Anthony said zoning classifications are broken, too. “We need to incorporate more flexible rules.”


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Comments

Luna Paydon February 10, 2011 | 9:46 p.m.

Yes! Please bring a grocery store downtown! Those of us who live downtown can't afford cars because parking is ridiculously pricey. There are no grocery stores within walking distance. I usually end up going to walgreens, the root cellar, middle eastern market, and oriental market. Which are all great but spread out and don't have many options.
Plus the bus routes don't make sense. The only route to walmart takes 45 min from downtown, because it takes a stupid route that goes all around town first. but bus routes are a whole other story

(Report Comment)
Corey Parks February 10, 2011 | 10:14 p.m.

How would these people bring a grocery store downtown? They look to be city council candidates not businessmen specializing in food service.

I am willing to bet that they will not have a full grocery store downtown until they complete the process of moving section 8 to the outer limits of Columbia and converting the current area to upper living condo's close to the down town area.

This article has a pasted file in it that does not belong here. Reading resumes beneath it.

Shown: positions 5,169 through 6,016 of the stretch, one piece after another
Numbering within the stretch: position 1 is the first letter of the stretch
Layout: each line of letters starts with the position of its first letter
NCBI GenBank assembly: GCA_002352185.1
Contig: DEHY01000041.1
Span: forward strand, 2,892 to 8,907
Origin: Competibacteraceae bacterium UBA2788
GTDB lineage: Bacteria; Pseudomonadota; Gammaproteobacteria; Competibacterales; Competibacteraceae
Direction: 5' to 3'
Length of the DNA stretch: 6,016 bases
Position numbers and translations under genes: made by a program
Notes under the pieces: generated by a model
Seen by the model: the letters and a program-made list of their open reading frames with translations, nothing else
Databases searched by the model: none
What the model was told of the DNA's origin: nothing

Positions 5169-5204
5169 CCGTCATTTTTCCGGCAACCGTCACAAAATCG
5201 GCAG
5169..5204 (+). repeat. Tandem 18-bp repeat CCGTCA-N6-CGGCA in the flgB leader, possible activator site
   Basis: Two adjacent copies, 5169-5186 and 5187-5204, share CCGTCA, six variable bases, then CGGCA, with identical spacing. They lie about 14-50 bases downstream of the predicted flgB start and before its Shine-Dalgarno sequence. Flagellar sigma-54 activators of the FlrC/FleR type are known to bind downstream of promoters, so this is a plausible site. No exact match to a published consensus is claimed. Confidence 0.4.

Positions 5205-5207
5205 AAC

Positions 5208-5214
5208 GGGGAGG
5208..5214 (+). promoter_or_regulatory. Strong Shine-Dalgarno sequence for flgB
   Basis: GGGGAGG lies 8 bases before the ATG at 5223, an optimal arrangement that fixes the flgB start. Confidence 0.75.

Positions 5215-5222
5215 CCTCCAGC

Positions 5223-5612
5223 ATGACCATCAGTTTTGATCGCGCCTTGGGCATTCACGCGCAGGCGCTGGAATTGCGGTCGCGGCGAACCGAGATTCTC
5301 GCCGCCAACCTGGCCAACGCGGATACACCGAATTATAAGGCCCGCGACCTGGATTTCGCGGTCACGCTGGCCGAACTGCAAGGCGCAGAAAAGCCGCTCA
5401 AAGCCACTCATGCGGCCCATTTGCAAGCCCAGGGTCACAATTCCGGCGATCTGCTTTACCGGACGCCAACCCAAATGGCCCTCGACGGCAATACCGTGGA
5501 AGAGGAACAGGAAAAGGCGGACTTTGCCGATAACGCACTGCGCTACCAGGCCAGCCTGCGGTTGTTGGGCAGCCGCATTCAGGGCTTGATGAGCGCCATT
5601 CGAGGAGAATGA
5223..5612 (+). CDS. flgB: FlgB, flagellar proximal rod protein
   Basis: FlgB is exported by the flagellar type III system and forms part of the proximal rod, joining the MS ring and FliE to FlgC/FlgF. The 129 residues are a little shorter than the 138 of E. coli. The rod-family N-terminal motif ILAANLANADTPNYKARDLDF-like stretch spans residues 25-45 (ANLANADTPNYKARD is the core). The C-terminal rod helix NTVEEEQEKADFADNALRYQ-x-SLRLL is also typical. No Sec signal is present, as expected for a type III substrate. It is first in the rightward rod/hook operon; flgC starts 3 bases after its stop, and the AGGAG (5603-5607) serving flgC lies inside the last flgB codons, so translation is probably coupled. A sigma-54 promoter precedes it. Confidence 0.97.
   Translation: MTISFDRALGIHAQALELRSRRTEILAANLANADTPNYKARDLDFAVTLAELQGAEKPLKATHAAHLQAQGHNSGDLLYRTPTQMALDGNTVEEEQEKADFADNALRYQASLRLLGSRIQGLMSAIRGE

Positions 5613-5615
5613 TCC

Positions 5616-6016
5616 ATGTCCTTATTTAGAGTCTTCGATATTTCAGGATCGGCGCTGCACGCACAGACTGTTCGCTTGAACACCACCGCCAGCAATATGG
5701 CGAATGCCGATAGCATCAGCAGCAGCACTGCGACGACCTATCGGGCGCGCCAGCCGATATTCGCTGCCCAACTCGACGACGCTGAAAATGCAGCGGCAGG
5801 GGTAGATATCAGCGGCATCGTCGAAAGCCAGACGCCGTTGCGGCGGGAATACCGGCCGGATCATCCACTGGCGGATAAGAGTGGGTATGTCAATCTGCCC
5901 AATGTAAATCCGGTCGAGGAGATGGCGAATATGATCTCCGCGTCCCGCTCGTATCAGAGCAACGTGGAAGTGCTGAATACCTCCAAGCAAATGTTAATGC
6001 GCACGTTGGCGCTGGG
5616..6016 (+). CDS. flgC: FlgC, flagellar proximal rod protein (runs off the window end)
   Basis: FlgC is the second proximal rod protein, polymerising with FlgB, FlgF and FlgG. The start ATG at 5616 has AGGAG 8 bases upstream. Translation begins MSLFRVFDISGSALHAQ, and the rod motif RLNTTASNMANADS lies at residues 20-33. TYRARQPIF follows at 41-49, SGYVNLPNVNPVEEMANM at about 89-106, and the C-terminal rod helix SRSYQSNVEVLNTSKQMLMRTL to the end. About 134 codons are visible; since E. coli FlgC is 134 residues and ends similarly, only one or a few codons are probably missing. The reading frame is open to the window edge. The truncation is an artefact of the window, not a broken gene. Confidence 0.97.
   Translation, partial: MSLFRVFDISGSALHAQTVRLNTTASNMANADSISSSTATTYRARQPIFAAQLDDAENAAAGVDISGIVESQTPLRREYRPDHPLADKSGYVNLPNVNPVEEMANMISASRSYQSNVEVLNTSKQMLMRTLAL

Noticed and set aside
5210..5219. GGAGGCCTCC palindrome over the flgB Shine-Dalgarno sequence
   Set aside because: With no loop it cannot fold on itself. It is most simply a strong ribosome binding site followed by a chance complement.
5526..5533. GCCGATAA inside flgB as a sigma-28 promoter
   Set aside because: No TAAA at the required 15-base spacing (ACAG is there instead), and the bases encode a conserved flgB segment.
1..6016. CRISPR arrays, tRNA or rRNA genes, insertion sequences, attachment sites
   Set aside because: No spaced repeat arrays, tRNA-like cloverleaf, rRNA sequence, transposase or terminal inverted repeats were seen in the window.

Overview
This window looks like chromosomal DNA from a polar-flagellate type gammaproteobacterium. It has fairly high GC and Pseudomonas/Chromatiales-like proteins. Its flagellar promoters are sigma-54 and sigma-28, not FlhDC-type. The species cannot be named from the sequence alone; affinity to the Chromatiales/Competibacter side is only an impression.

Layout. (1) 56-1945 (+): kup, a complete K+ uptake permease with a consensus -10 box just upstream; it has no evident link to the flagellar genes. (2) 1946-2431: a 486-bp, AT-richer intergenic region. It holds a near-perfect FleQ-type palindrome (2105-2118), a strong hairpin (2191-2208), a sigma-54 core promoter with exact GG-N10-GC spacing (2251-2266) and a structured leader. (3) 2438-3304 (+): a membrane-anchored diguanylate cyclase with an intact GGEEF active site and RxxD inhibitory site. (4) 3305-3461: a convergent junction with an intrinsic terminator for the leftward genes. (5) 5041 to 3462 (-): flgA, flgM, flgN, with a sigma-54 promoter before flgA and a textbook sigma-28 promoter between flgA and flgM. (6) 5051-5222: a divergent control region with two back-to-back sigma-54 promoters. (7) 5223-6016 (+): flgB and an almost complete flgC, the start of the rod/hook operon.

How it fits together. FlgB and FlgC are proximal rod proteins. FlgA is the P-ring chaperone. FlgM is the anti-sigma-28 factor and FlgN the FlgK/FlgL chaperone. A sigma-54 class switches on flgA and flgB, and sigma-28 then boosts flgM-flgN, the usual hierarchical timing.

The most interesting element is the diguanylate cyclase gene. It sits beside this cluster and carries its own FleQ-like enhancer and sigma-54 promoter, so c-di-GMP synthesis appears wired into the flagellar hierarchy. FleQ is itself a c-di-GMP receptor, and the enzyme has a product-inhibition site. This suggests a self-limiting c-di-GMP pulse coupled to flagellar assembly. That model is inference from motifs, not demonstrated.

(Report Comment)
Mark Foecking February 11, 2011 | 3:14 a.m.

THe problem with a grocery store downtown is, in the presence of cheap fuel and ubiquitous automobiles, a downtown store will find it hard to compete when it's so easy to just drive to Schnuck's, Gerbes or Wal-Mart. I would love to see a store go in the old Osco, for example, but I don't think any savvy grocer (or bank) will take the risk, at least not until it's not so easy and cheap to just jump in the car.

DK

(Report Comment)
Ellis Smith February 11, 2011 | 6:01 a.m.

Well, Mark, maybe Hy-Vee will decide to lease the old Osco store as yet another Hy-Vee location. They're slowly taking over the grocery business in Columbia. "There's a helpful smile in every aisle."

Iowans are not to be trusted. :)

(Report Comment)
Mark Foecking February 11, 2011 | 6:03 a.m.

Luna Paydon wrote:

"There are no grocery stores within walking distance."

There are, however, several within cycling distance. A small trailer can easily carry a weeks worth of groceries, and the cycle and trailer can be stored in an apartment.

DK

(Report Comment)
Jack Hamm February 11, 2011 | 6:51 a.m.

@ Luna

I feel your pain; I have wanted a grocery store downtown for years. I don't see it happening though until there are a significant number of people who use bikes/buses to get around. DK nailed it on the head when he said that cars will keep any downtown store from competing.

"Plus the bus routes don't make sense."